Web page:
Honda’s sister firm Acura has revealed what it promises is the quickest, greatest NSX supercar of all-time — the end-of-an-era NSX Type S.
Having been extensively teased earlier this month, the NSX Type S ticks most of the boxes expected by pundits worldwide. It gets evolutionary new looks, more power, and a limited production run.
The power comes thanks to Acura’s GT3 NSX race car. The Type S borrows the GT3’s twin-turbo set-up, with boost pressure increased by over five per cent. New high-flow injectors, and a new battery for the electric motor (featuring 20 per cent more usable power) make the Type S more than just a mere facelift.
Speaking of facelift, the Type S is more angular and pointed than the existing NSX. As opposed to the recent 2021 NSX update, the changes are pretty discernable. The nose gets a more Acura-adjacent grille layout, with a more pronounced version of the brand’s ‘beak’. The front splitter and rear diffuser are more aggressive, too, no doubt packing benefits in terms of downforce.
Acura has clearly done plenty of work here. On top of the engine’s tweaks, the nine-speed dual-clutch box is a whopping 50 per cent quicker on upshifts than before, and features a new ‘Rapid Downshift’ mode.
All of the NSX’s drive modes have been recalibrated, as has the all-wheel drive torque vectoring system and the adaptive dampers. A set of Pirelli P-Zeros designed specifically for the Type S add more grip.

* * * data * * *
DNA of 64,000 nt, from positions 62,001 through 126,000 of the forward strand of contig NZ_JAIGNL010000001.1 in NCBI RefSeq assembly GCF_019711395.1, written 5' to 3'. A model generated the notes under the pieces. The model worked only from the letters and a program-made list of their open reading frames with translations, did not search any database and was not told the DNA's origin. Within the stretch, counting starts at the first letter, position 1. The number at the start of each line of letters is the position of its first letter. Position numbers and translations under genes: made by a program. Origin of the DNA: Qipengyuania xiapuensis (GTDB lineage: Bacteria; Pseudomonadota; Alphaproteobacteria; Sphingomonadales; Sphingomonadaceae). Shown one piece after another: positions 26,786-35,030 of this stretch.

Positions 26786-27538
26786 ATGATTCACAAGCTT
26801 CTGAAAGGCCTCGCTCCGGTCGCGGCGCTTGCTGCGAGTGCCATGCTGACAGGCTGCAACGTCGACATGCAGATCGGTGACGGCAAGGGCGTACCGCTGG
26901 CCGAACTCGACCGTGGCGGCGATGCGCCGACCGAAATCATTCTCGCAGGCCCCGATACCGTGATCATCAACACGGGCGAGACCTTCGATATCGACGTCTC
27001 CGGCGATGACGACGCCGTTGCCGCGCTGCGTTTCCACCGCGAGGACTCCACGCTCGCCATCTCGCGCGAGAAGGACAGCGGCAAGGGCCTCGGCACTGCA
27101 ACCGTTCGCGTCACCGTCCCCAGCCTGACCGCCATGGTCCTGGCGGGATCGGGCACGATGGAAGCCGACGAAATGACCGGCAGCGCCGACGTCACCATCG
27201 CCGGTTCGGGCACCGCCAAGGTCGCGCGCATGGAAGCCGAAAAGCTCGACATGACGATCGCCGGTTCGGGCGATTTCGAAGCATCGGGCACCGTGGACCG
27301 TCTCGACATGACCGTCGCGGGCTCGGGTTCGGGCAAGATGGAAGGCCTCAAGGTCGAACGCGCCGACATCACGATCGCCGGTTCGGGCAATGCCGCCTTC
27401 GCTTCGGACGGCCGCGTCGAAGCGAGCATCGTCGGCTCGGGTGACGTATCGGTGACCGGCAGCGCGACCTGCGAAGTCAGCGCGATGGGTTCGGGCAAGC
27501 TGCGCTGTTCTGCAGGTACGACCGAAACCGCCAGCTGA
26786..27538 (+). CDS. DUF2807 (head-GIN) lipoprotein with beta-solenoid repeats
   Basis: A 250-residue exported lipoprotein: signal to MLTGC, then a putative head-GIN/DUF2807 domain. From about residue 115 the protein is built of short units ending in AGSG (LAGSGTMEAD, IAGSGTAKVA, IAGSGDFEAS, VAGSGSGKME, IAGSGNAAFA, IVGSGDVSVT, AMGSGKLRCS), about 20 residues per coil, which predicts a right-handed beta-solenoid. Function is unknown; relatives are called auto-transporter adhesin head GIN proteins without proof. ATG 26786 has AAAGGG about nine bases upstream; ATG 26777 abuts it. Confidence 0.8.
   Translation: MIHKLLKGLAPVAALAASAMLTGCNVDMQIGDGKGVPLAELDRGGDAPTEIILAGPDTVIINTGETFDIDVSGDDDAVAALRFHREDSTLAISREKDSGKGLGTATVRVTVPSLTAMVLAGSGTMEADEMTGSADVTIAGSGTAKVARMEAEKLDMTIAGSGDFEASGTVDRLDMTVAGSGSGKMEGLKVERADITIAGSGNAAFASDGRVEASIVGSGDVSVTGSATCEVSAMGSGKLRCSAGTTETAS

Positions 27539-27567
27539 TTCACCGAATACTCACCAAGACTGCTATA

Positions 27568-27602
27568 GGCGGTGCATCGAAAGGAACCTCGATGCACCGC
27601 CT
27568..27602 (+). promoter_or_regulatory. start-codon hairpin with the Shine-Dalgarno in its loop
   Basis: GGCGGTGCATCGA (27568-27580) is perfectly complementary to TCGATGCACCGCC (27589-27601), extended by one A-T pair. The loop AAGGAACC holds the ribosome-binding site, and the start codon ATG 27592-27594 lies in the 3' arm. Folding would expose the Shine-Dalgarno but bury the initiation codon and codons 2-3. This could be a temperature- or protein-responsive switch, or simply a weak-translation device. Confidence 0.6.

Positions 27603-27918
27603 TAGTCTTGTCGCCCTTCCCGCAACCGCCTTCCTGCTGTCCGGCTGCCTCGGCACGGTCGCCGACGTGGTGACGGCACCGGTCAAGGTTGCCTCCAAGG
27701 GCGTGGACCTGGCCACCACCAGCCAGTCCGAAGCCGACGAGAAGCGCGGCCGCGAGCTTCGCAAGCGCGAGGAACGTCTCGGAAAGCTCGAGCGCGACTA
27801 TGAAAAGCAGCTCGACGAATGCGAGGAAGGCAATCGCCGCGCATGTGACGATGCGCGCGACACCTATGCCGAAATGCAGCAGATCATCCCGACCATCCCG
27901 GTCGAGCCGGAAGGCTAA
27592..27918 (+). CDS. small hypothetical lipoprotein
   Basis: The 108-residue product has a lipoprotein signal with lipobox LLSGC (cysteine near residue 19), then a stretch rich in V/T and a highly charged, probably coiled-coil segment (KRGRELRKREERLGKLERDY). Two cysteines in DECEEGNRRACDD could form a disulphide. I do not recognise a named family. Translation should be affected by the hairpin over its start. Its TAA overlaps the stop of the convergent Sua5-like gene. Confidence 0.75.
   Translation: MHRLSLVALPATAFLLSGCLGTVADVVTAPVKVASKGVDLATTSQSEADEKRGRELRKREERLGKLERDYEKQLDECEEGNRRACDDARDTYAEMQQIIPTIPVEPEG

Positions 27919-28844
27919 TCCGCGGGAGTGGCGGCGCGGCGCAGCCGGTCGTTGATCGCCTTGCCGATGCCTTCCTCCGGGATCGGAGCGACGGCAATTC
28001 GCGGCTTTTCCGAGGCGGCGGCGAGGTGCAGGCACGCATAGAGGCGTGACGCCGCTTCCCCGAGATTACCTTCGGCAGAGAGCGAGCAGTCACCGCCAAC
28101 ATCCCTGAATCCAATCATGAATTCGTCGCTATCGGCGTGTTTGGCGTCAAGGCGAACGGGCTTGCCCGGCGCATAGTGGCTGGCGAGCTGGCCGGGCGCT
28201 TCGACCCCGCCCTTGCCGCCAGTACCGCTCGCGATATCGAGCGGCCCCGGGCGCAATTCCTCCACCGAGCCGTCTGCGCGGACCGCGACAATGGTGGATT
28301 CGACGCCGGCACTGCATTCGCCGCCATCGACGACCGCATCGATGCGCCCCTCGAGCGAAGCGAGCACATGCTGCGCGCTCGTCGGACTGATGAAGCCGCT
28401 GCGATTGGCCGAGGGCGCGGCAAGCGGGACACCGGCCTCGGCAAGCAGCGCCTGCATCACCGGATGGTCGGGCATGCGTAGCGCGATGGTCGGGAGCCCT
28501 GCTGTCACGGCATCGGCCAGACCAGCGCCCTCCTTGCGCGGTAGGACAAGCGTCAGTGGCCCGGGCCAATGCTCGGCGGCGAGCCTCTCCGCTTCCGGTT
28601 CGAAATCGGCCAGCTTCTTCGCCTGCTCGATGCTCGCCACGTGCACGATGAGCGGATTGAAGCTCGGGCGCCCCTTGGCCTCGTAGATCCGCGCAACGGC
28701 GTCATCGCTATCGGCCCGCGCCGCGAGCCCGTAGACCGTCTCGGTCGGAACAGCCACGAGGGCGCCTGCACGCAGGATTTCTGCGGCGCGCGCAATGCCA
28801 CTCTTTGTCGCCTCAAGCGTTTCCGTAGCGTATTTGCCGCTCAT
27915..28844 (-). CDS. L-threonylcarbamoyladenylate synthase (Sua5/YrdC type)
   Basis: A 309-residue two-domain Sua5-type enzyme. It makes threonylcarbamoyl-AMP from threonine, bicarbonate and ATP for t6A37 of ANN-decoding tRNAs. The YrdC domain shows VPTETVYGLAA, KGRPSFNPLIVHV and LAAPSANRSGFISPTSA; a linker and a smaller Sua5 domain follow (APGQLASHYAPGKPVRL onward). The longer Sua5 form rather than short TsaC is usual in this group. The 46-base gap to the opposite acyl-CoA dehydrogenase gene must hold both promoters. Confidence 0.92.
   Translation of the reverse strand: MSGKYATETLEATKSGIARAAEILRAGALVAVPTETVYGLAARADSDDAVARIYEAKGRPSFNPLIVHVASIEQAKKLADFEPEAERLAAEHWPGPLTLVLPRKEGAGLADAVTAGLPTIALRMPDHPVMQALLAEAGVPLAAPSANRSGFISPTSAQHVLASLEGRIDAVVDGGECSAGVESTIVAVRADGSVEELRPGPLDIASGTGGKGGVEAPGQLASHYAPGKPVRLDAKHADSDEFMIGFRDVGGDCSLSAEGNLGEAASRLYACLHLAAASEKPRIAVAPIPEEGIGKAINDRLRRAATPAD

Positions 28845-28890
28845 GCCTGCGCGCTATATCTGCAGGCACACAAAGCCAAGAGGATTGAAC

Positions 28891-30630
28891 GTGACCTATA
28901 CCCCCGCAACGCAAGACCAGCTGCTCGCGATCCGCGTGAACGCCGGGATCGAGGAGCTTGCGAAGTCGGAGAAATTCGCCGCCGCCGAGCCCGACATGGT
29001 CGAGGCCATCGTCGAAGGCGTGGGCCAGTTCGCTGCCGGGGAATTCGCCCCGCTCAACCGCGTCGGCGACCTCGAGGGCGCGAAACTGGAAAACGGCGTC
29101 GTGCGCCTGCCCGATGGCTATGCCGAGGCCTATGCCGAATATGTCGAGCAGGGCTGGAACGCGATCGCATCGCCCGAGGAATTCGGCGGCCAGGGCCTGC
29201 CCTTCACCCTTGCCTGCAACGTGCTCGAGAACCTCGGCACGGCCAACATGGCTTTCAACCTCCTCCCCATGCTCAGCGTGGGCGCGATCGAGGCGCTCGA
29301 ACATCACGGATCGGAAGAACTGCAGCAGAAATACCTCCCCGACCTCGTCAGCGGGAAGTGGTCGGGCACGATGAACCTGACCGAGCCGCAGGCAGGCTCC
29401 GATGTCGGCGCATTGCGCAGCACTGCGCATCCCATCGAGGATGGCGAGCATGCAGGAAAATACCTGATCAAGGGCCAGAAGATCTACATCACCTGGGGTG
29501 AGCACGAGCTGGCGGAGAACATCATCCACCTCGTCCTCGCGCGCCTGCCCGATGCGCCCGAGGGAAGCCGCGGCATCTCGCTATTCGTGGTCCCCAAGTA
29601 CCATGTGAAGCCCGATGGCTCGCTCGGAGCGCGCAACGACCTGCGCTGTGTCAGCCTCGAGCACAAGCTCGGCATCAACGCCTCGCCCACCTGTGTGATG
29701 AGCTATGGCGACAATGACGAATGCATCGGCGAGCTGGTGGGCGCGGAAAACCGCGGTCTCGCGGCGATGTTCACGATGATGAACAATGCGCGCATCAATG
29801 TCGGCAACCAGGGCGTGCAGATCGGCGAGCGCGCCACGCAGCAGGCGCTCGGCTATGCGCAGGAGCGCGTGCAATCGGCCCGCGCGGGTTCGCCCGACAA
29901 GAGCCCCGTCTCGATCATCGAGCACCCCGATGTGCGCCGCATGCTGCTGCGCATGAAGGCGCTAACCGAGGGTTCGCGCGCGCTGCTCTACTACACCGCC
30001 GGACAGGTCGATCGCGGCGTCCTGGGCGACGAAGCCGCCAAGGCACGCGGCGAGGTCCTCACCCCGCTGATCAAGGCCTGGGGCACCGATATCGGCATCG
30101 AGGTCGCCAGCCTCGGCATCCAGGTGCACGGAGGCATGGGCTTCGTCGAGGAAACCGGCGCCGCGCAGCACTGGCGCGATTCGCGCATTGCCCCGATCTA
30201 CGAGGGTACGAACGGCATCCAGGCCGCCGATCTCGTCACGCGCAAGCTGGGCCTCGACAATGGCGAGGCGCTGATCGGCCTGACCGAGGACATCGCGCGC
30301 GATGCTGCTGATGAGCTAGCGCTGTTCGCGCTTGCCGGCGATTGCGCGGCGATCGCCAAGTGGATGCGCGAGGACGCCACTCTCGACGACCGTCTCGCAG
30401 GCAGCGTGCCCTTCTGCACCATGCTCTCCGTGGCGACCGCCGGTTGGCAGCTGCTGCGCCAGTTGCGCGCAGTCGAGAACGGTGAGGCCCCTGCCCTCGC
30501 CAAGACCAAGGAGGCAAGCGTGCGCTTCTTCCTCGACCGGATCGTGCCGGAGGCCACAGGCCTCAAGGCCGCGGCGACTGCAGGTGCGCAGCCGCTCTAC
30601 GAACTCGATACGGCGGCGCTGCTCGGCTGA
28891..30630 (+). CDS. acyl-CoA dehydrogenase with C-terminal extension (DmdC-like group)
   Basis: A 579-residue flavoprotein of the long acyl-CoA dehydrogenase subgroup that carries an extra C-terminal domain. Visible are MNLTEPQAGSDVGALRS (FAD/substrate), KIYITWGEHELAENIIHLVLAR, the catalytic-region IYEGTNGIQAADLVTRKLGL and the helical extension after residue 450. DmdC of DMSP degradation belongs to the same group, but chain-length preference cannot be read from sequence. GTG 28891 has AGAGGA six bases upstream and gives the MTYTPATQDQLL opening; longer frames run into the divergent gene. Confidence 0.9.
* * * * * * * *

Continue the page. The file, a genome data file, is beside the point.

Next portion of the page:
Keen track-day punters can even option a US$13,000 lightweight package, which adds a carbon-ceramic Brembo brake package, carbon fibre interior inserts, a carbon fibre engine cover, and 26.2kg of overall weight loss.
What does this all mean? Well, the original twin-turbo 3.5-litre V6 hybrid’s power output has increased by 20kW and 22Nm to 447kW and 667Nm.
While Acura hasn’t quoted any of the standard performance figures (like a 0–100km/h time), it has said that the Type S is two seconds quicker than the ordinary 2021 NSX around Suzuka and four seconds quicker than the ‘original’ ‘new’ NSX.
Acura is building just 350 NSX Type S’, with 300 earmarked for the American market. While it hasn’t been confirmed formally, the model is likely to be exclusively left-hand drive, meaning that the likes of Japan and New Zealand could well miss out on what might be an iconic nameplate’s swansong.
The NSX Type S retails in the US from US$169,500, or around $242,000. Order books are already open stateside.